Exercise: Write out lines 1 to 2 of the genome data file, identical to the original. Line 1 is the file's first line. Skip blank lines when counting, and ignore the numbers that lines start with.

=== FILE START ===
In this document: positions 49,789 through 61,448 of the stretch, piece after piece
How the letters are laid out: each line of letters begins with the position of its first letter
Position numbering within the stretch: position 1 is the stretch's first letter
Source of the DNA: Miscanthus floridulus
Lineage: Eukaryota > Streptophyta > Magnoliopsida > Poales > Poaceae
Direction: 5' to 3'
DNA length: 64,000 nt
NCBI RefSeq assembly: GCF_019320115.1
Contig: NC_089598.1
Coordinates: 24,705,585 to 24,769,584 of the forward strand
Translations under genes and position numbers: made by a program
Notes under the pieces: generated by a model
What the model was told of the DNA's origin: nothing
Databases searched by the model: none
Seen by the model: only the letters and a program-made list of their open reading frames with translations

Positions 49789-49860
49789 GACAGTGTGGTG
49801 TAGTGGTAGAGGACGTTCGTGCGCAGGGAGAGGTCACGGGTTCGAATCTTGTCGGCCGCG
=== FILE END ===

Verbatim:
In this document: positions 49,789 through 61,448 of the stretch, piece after piece
How the letters are laid out: each line of letters begins with the position of its first letter